British lawyer Karim Khan has been elected as the new chief prosecutor of the International Criminal Court (ICC).
He will take over from Gambian lawyer Fatou Bensouda, who held the position since 2012.
Member states of the ICC on Friday, 12th February, elected UK human rights lawyer Khan, who will start his nine-year term on 16th June. He is widely remembered in Kenya for representing current Deputy President William Ruto in his crimes against humanity trial at the ICC in The Hague arising from the 2007/8 post-election violence.
The 50-year-old barrister is known for being at the helm of a special UN investigation into crimes by the Islamic State, during which he put his weight behind a trial similar to the Nuremberg trials for Nazi war criminals.
In a career spanning over 27 years, Khan — who is also a Queen’s Counsel — has worked for almost every international criminal tribunal in prosecution and defence roles, as well as counsel for victims.
He represented late Libyan strongman Muammar Gaddafi’s son, Seif al-Islam. He put up a spirited defence of Ruto during the ICC hearings.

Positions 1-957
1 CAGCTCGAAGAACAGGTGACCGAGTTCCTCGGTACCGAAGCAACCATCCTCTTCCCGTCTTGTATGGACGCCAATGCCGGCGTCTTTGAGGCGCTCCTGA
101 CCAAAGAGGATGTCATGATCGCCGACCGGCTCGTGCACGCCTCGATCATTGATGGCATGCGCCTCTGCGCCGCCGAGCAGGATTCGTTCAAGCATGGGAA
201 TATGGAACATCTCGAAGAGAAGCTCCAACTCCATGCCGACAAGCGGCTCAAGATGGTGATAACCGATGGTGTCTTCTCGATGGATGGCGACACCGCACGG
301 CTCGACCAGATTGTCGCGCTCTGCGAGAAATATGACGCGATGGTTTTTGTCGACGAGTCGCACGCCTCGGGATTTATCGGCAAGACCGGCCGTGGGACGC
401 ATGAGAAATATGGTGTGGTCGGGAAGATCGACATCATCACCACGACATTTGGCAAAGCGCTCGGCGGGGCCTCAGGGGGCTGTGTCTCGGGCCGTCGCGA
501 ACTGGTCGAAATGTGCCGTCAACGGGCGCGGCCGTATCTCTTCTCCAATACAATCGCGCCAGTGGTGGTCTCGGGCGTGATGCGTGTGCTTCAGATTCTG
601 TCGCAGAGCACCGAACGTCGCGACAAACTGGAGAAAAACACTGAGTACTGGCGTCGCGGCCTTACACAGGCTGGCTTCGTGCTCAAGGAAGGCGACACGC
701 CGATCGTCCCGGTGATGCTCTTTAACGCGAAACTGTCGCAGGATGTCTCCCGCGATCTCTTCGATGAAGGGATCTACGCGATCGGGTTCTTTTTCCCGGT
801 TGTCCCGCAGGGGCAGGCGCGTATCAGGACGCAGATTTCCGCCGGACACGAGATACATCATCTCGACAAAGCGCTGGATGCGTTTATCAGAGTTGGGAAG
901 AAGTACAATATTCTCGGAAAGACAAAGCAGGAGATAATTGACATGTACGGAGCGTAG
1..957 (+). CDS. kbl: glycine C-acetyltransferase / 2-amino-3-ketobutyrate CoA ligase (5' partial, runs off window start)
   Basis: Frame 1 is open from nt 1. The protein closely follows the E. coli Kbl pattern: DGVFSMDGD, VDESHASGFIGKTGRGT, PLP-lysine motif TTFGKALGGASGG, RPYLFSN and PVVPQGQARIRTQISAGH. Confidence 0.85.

How was Khan chosen?
Khan was pitted against three other contenders to replace Bensouda, who was slapped with US sanctions under the Trump administration last year for continuing to investigate war crimes allegations against Americans.
The vote was triggered in New York after the parties to the ICC could not reach a consensus on a name.
Khan failed to garner a majority in the first round but won the second ballot with 72 votes.
“Karim’s extensive experience in international law will be pivotal in ensuring we hold those responsible for the most heinous crimes to account and gain justice for their victims,” British Foreign Secretary Dominic Raab wrote on Twitter.
The Hague-based ICC consists of 123 member states. It has been constrained from the start with the refusal of the United States, Russia and China to join.
The court has also faced criticism for mainly focusing on African countries.
Khan’s first tasks in office will include deciding the course of the investigation into war crimes in Afghanistan and the controversial investigation into the 2014 Israeli-Palestinian conflict in Gaza.